Q4 Predictions: Kindle on Fire, iPhone a Hit, More Netflix Trouble, and Less S&P Turmoil

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It's been a wild quarter and a volatile year, and we're not done yet.

The final quarter of 2011 promises to be just as exciting -- and frustrating -- as the first nine months of the year have been for Wall Street. I'm not afraid to go out on a limb and make a few calls, so let's go over a few things that I see playing out over the next three months.

1. The Kindle Fire will be a hit
Amazon.com
(AMZN) introduced its new entry-level tablet this week, but Kindle Fire won't hit the market until mid-November. CEO Jeff Bezos has promised to put out "millions" of these, and consumers will buy them.

The $199 price point is the real driver here. Sure, it lacks many iPad 2 features -- there's no camera or microphone, and the screen is smaller. It's only Wi-Fi, and folks can't pay $130 more for a 3G version, like they can with the iPad.

However, between pricing it right in this iffy economy and Amazon's digital multimedia ecosystem serving up video, music, e-books, games, and apps, this will be the hot tech gadget of the 2011 holiday shopping season.

It won't kill the iPad. It may not even threaten the iPad. Kindle Fire will simply widen the audience of tablet users, and that's good for both companies.

2. The iPhone 5 will be a hit
Apple
(AAPL) plans to pull the wraps off the iPhone 5 next Tuesday; it should be available in stores a few days later. This prediction may seem like a no-brainer, but there are a few reasons why some are skeptical.

Apple is already late with its annual update. The world's most valuable tech company typically puts out a new iPhone early in the summer. The Android platform has also taken over as the mobile operating system of choice since the iPhone 4 was introduced 15 months ago.

Apple also isn't perfect, even these days, when nearly everything it touches turns to fiscal gold. The Apple TV has failed to take off. iPod sales have been shrinking in recent quarters. And after Steve Jobs' surprising retirement this summer, Apple also won't have its charismatic co-founder marketing the magic.

None of this will matter. Consumers will still want the new smartphone. It reportedly will come with a better camera, more powerful processor, and beefed-up speech recognition. Sprint (S) will also likely become the third stateside carrier to offer the iPhone, giving consumers a cheaper wireless company and one that's still offering unlimited data plans to new customers.

3. Netflix will continue to shed domestic subscribers
Earlier this month, Netflix (NFLX) warned that it will have only 24 million stateside subscribers by the end of the third quarter, short of the 25 million it was originally targeting and the 24.6 million it watched over at the end of June.

The flick flinger's reputation has taken more body blows after that original announcement, so it wouldn't be a surprise to see the net defections continue during the current quarter -- translating into fewer than 24 million subscribers by the time Netflix announce its financials in late October.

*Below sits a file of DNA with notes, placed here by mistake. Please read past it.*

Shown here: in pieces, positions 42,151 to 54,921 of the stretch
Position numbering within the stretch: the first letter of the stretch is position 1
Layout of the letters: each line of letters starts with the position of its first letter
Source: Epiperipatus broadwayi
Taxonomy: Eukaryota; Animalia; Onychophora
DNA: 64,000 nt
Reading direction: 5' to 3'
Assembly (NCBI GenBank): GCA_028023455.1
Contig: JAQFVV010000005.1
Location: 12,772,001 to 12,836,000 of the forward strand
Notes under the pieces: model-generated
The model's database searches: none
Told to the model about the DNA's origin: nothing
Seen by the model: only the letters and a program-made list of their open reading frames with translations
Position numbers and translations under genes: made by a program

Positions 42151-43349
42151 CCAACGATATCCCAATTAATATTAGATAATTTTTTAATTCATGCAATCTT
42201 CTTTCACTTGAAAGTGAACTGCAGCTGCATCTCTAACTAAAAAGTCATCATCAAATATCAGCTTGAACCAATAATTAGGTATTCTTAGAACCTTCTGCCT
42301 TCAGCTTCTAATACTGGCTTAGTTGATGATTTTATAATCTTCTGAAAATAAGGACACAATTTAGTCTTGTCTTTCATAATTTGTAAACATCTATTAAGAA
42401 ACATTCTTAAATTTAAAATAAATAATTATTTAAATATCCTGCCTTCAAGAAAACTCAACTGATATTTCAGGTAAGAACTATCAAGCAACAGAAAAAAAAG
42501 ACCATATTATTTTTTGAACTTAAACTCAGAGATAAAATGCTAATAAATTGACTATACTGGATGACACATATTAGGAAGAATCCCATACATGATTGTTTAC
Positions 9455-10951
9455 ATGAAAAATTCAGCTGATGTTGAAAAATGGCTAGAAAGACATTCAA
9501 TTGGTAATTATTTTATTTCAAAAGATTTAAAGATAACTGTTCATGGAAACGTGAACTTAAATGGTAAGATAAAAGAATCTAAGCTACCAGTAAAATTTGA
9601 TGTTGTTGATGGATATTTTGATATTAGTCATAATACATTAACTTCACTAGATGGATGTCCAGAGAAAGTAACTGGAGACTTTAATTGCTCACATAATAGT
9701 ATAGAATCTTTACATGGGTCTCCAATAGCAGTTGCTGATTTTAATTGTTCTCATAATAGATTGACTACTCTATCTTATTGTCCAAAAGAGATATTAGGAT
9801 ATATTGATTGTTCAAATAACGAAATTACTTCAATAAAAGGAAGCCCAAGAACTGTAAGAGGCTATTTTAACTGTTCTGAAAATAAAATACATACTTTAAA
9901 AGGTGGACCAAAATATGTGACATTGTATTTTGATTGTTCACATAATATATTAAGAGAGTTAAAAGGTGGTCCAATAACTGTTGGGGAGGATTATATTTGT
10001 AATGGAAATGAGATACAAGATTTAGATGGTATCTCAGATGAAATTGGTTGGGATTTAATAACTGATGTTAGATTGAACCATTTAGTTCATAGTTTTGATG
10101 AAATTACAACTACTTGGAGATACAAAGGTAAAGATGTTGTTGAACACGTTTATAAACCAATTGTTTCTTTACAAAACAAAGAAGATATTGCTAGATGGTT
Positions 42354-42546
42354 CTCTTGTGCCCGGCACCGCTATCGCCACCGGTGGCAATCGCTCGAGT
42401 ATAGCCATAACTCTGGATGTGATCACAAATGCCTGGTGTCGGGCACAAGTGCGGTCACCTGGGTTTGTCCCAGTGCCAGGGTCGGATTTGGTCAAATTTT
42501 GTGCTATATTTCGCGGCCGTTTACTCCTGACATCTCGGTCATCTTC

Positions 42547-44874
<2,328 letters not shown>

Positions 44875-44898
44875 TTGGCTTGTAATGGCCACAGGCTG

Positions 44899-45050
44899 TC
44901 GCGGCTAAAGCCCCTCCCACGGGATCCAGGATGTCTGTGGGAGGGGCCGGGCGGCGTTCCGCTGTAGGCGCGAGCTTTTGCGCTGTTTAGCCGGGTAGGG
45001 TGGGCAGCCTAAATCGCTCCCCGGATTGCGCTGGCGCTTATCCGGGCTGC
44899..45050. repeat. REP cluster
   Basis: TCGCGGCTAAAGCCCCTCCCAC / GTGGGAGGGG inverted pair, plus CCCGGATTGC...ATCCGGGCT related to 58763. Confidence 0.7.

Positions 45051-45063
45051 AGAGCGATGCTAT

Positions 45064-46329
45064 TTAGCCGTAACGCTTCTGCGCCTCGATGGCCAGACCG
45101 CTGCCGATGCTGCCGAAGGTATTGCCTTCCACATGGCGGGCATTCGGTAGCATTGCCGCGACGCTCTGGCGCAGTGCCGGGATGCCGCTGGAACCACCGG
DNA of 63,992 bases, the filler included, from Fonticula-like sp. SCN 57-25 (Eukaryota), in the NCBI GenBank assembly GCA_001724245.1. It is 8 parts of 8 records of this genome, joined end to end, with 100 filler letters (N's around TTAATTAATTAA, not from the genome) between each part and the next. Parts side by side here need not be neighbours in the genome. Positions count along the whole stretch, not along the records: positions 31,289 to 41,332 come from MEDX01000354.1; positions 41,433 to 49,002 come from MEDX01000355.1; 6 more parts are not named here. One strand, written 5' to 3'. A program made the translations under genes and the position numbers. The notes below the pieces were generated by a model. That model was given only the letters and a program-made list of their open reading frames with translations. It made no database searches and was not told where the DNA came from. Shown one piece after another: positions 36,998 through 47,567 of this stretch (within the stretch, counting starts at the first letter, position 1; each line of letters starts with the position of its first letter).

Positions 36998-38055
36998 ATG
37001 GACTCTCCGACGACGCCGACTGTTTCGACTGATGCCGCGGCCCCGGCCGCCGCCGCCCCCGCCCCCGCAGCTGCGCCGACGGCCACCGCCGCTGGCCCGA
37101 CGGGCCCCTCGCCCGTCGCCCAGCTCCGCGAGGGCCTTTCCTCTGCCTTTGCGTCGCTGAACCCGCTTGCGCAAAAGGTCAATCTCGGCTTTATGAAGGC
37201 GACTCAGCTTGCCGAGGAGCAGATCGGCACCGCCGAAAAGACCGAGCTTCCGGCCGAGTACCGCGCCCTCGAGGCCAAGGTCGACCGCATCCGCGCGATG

I expect some of that weakness to carry over into the fourth quarter.

I should climb out a little more on the limb -- predicting that Netflix's net accounts will actually increase for 2012 -- but I do see back-to-back sequential quarterly declines to close out 2011.

4. Stocks will close out the quarter in positive territory
After a positive first quarter and flattish second quarter, stocks have taken a pounding in recent months. The S&P 500 is down by more than 8% year-to-date as the European debt crisis and stiff unemployment rates closer to home weigh down consumer confidence.

Longtime investors know the drill: The market is never as great as it seems when stocks are rising, and it's never as bad as it seems when share prices are falling.

Do I think the S&P 500 will surge by 9% this quarter, pushing 2011 returns out of the red? Not necessarily. I may be an optimist by nature, but I'm no Pollyanna. However, I see the contrarian allure of buying now, when so many are selling.

Stocks may not climb 9% over the next three months, but they are more likely to gain ground than repeat the third quarter's slide.

This would be an easier call to make if Europe were in better shape and there were more hiring than layoff announcements in this country, but consumers are due for a break as we head into the holidays. They will get it.

Longtime Motley Fool contributor Rick Munarriz does not own shares in any stocks in this article, except for Netflix. The Motley Fool owns shares of Apple. Motley Fool newsletter services have recommended buying shares of Apple, Netflix, and Amazon.com, as well as creating a bull call spread position in Apple and a bear put spread position in Netflix.



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